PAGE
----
Renko charts are a popular device that traders use for financial and technical analysis of the market. They filter out minor movements in price, making spotting trends easier. Learn below what these charts are and how you can use them for easy and effective trading.
What are Renko Charts?
Renko price charts are financial charts that calculate the price action for various securities.Developed in Japan only a few decades ago, they can help you capture trends efficiently. They are used in collaboration with other tools for comprehensive market study globally.
The word Renko sounds similar to the Japanese word Renga (brick) – renko charts are built using bricks, just like candlestick charts are built using wicks and a main body. These bricks are more uniform in comparison to candlesticks, and therefore may be preferred over them. They are a potent tool for capturing price fluctuations in the forex market. Small-sized bricks create more noise, larger brick sizes create smoother charts.
- Like regular candlesticks, renko charts also have colours. A green brick denotes an uptrend (bullish) while a red brick denotes a downtrend (bearish). They are visually appealing and easy-to read, making decisions clearer and accurate for traders.
- Renko charts are effective in cancelling out the market noise from the trendlines. By doing this, they remove extreme values and large deviations from the price chart, making it easier to read relevant price action.
In the figure above, you can see how prices in renko charts fluctuate less often as compared to regular candlestick charts, creating smoother price bars.
In a typical renko chart, the brick size is decided beforehand. For different charts, different brick sizes are assigned, for example 20 points. These brick sizes denote price ranges (for example $0-20). Each brick has an upper and a lower boundary or limit. When the price exceeds the decided boundaries, new bricks are added above or below the brick.
Although the brick sizes are the same in a singular chart, traders can optimise the size according to their objectives. Traders with long-term investment goals will have wider bricks compared to day traders. The bricks are generally formed using the closing prices for each day, which is why renko charts are considered to be a lagging indicator.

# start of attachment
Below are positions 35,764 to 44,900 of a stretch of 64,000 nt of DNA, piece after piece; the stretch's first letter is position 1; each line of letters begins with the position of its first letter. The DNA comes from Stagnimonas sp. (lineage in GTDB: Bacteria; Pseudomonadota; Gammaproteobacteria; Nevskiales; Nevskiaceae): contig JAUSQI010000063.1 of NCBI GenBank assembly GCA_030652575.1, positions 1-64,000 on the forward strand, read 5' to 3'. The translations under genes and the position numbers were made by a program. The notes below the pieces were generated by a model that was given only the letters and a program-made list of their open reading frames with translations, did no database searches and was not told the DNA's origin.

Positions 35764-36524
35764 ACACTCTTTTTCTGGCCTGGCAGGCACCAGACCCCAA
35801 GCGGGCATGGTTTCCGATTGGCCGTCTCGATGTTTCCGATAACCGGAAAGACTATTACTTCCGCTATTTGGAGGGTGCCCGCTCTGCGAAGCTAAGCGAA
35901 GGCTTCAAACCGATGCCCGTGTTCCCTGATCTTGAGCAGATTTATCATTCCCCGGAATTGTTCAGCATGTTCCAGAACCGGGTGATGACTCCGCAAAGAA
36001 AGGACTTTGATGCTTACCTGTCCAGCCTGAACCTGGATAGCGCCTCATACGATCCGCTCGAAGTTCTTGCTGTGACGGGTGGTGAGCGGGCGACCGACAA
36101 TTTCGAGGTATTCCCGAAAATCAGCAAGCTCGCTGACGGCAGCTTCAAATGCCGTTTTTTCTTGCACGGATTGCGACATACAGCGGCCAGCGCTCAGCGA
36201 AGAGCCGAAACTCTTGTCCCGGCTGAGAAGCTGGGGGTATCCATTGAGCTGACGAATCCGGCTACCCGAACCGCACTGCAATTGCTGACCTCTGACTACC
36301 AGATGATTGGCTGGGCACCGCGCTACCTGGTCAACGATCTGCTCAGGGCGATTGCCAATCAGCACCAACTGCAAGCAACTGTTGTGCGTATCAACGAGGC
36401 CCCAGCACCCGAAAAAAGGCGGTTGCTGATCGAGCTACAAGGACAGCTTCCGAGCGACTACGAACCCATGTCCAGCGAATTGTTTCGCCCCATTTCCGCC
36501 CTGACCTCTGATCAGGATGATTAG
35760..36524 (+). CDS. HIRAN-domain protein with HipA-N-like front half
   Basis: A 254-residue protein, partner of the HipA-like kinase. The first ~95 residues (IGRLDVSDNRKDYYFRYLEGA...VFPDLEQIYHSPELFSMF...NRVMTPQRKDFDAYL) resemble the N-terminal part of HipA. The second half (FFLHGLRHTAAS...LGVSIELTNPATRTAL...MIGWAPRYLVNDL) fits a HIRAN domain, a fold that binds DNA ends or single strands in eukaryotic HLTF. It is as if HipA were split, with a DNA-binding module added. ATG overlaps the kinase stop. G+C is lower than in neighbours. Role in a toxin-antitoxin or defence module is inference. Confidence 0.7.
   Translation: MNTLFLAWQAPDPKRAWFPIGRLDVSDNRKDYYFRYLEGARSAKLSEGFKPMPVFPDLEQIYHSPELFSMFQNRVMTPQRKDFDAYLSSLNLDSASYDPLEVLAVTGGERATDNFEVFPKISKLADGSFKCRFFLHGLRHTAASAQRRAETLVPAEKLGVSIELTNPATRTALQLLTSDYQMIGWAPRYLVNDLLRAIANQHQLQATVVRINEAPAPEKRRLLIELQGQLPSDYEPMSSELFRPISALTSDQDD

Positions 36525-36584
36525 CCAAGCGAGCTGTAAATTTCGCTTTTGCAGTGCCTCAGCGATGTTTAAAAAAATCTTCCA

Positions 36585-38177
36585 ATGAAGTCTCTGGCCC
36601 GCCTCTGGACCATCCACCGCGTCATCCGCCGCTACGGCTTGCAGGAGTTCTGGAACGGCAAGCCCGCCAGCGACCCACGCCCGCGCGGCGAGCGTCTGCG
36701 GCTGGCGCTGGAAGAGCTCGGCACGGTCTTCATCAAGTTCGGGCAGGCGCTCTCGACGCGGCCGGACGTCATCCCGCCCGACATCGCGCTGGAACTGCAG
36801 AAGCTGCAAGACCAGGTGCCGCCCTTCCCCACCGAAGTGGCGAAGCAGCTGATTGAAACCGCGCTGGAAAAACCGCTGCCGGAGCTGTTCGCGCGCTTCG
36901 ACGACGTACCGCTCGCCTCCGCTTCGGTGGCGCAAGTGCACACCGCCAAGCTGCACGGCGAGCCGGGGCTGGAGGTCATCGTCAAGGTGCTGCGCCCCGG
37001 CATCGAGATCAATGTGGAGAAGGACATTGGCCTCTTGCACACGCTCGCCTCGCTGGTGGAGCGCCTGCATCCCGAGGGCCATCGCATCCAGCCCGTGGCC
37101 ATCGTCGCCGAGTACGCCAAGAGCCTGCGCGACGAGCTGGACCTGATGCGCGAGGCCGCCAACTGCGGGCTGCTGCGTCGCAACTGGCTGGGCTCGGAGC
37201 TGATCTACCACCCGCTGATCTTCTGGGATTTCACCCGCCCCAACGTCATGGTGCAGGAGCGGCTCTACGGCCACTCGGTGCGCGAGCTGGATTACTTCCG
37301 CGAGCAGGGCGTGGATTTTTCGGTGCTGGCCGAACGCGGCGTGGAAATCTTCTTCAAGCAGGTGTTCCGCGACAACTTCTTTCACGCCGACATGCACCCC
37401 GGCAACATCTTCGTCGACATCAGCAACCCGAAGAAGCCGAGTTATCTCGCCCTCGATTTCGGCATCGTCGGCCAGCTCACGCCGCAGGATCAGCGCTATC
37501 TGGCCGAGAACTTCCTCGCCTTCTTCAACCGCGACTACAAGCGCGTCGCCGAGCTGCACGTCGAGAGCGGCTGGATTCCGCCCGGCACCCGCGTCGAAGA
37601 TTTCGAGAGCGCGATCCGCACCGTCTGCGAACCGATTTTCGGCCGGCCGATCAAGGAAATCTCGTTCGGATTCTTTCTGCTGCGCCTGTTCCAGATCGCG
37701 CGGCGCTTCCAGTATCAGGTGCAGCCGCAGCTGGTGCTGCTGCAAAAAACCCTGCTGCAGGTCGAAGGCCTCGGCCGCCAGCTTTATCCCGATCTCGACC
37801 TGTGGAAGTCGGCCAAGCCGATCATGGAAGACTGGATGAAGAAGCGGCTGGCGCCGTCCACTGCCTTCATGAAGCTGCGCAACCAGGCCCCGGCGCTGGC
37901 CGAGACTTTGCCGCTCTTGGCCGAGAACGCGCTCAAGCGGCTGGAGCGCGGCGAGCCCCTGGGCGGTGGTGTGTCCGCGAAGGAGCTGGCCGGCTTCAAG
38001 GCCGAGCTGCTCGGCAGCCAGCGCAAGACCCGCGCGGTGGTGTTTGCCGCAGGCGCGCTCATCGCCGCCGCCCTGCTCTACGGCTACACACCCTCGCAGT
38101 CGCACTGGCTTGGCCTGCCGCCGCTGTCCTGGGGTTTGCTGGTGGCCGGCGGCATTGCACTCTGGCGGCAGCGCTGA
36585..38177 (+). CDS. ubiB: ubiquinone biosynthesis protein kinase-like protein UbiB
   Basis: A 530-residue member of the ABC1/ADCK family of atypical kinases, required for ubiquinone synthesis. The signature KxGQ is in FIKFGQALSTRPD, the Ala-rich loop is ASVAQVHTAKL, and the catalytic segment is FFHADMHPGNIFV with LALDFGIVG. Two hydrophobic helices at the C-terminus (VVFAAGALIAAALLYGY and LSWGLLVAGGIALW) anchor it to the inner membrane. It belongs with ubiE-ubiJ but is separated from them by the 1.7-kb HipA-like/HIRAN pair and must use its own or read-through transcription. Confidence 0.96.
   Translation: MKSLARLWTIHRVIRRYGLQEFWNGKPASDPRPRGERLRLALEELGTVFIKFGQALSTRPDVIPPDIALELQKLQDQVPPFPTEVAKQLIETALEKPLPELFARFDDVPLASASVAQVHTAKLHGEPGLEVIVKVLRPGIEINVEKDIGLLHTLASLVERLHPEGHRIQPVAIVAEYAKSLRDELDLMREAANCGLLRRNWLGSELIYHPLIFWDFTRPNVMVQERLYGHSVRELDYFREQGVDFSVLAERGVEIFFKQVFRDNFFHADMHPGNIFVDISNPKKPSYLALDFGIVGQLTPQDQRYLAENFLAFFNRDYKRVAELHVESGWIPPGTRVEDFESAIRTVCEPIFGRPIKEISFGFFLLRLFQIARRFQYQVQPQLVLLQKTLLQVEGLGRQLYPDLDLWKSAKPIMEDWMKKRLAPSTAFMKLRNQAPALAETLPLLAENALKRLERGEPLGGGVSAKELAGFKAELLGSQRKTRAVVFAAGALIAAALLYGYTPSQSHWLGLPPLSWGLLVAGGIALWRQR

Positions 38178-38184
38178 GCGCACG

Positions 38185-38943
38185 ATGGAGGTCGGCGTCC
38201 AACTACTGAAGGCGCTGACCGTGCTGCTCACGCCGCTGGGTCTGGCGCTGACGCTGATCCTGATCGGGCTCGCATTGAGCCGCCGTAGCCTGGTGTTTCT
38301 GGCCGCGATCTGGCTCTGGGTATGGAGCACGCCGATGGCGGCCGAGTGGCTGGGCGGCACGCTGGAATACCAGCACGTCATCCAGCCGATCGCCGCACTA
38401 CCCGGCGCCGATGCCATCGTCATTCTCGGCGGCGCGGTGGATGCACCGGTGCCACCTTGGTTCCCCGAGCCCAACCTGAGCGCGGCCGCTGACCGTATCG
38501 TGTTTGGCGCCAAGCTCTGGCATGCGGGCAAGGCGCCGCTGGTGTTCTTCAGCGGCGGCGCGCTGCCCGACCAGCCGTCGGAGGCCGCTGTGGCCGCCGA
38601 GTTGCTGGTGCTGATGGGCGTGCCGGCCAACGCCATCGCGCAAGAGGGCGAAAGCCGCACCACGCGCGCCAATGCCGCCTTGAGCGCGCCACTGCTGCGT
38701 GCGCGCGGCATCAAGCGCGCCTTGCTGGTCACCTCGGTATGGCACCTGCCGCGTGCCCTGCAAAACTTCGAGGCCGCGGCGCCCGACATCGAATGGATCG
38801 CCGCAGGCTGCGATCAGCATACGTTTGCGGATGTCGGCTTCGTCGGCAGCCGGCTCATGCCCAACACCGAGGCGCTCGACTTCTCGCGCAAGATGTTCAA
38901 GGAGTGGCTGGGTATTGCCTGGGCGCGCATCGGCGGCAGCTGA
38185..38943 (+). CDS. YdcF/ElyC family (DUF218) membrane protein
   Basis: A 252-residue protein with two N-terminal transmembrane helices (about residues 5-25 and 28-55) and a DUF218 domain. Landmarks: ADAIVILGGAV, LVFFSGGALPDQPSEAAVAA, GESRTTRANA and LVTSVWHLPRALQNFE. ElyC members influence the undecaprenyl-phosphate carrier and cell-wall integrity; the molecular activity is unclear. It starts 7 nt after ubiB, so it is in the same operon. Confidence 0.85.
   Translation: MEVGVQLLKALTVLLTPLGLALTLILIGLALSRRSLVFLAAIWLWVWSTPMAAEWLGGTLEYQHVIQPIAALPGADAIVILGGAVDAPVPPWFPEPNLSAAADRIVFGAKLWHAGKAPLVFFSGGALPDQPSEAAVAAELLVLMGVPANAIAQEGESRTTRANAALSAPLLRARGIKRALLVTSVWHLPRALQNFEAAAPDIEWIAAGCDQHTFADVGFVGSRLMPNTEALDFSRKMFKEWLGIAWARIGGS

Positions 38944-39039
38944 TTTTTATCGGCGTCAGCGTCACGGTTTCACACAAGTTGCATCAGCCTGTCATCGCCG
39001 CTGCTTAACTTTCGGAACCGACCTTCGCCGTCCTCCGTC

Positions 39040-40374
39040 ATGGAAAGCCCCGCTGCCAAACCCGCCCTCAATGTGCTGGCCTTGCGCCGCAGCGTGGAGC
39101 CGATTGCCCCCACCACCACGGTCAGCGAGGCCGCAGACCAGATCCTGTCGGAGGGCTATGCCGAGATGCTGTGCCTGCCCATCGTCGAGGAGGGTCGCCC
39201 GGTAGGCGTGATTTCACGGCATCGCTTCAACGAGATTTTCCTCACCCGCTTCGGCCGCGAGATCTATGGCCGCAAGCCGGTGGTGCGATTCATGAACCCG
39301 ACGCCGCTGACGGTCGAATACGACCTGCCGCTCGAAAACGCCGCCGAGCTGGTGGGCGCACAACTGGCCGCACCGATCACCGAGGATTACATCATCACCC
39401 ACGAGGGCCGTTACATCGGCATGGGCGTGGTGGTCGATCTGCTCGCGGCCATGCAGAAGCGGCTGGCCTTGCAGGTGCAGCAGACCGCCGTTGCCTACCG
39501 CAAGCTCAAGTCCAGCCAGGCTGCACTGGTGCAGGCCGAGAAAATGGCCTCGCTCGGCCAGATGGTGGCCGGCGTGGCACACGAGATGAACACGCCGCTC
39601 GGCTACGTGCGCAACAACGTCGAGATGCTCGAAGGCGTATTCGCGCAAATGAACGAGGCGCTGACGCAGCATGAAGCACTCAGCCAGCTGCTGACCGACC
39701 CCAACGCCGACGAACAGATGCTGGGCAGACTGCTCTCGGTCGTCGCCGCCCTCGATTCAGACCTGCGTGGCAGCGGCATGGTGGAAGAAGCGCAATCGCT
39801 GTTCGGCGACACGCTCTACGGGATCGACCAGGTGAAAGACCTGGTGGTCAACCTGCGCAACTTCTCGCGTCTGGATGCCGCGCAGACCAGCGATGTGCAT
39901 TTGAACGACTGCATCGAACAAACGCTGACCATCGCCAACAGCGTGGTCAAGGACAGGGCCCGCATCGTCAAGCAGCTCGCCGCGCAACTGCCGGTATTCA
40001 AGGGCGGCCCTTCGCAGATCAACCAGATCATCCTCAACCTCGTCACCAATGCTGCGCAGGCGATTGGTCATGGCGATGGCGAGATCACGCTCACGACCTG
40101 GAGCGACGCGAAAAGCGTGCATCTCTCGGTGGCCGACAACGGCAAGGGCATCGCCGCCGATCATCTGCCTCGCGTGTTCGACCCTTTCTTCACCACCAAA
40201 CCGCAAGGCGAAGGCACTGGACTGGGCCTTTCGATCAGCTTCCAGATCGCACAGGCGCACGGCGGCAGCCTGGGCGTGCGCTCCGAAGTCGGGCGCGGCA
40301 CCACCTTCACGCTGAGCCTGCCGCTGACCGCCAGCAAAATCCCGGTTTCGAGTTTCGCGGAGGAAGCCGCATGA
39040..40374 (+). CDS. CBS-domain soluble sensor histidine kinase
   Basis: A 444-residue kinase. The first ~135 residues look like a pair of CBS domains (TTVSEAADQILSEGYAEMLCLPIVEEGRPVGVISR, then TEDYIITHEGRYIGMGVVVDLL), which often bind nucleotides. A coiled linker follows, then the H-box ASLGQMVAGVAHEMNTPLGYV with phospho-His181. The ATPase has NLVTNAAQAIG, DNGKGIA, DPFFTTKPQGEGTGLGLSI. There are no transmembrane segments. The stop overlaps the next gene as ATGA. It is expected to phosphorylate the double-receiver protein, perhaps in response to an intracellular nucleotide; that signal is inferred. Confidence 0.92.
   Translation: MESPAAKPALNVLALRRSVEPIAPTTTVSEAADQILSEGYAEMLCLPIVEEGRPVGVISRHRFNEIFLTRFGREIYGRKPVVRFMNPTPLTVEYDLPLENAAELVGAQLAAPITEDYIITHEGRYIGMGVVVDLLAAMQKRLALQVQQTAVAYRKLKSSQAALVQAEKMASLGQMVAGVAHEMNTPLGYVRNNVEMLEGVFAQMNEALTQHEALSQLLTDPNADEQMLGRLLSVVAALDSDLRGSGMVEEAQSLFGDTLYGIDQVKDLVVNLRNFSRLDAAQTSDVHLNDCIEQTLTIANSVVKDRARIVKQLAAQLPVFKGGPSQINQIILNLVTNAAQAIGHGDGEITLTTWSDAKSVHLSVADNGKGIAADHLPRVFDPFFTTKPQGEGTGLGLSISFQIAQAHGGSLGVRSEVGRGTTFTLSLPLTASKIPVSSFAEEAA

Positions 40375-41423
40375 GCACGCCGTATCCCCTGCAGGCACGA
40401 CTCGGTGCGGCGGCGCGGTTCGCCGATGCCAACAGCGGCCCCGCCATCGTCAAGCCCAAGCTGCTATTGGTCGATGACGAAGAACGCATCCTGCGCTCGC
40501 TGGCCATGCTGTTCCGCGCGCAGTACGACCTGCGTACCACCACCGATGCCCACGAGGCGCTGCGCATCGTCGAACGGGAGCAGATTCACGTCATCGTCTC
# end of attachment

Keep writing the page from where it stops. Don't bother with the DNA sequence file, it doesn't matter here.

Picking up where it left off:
How Can you Use Renko Charts to Capture Trends
Spotting Trends using a Renko chart: You can read uptrends, downtrends and reversals in a renko chart. With a single glance, you can get an idea about the direction of the trend – the greens show uptrends and the reds depict downtrends. The figure below is a steadily uptrending chart with periodic lows of less consequence. Although there are both lows and highs, there are no overlapping trends because of cancelling out of the noise. You can also make use of additional indicators to spot trend directions, such as the Exponential Moving Average.
After the first registered high and low, the succeeding highs and lows registered are resistance and support levels. You can also notice trend reversals clearly.
Support and Resistance Levels: Support is a price floor at the lowest point in a downtrend when it stops and begins to rise; whereas Resistance is a ceiling at the highest point in an uptrend when the price stops and begins to fall. Renko charts are good at capturing support and resistance levels in forex. The two aspects are important to note as they give a close idea about trend reversals. Breakouts are points where new trends are created diverging from previous support or resistance levels. For different traders, the preset pip movements help create even more precise support and resistance levels for individual objectives.
Renko Chart Patterns: Renko charts also form patterns. Some patterns that occur frequently in these charts are the bullish and bearish channels, rising wedges, head and shoulders etc.
- A bullish channel is a pattern that creates a series of uptrends and downtrends that are ultimately rising.
- A rising wedge forms a steep uptrend with minor downtrends.
Using the trends confirmed by renko charts, you can place your stop-loss at the highs and lows wisely.
Downside of Renko Charts
Even though Renko charts prove as a useful tool for technical analysis, they do lack in some aspects.
- Do not include volume: Since renko charts only consider price changes as a variable, they do not include volume – which is an important variable that represents the strength or weakness of a trend.
- Do not consider the time factor: The time intervals between different bricks are uneven which makes it difficult for traders to make time-bound decisions. There is inconsistency in short-term and long-term market analysis.
- Individual bricks do not convey enough information of the high, low, open and close prices for different days accurately.
- The bricks/blocks in renko charts are more uniform than other charts – however this comes at a cost. While filtering out the market noise, some vital price information may be lost in a renko chart.
- A renko chart is a lagging indicator – the chart is updated only when a new brick is created. Therefore the chart will show the price that created the last brick.
Renko charts remain a widely used tool in the forex market for their simplicity and usefulness. You can use them to spot market trends and reversals easily. Despite taking limited variables into account, they paint a very clear picture of the price action and cancel out noise and larger deviations. Some argue that other modes of analysis, such as the Heikin Ashi, prove a better charting technique. However, traders also use renko charts to predict the outcome of a major event like an election, or a change in the monetary or fiscal policy – when the noise in the market at its peak. Use renko charts combined with other technical indicators for a complete market analysis. Always rely on detailed risk allocation and portfolio management for profitable trading.